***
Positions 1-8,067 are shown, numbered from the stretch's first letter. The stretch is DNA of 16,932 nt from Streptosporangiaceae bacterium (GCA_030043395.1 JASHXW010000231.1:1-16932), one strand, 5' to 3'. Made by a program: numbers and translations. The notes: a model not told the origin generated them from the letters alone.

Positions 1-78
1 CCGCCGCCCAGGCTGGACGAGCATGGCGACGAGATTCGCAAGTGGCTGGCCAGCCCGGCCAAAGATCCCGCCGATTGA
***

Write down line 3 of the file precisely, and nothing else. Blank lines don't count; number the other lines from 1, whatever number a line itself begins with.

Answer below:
1 CCGCCGCCCAGGCTGGACGAGCATGGCGACGAGATTCGCAAGTGGCTGGCCAGCCCGGCCAAAGATCCCGCCGATTGA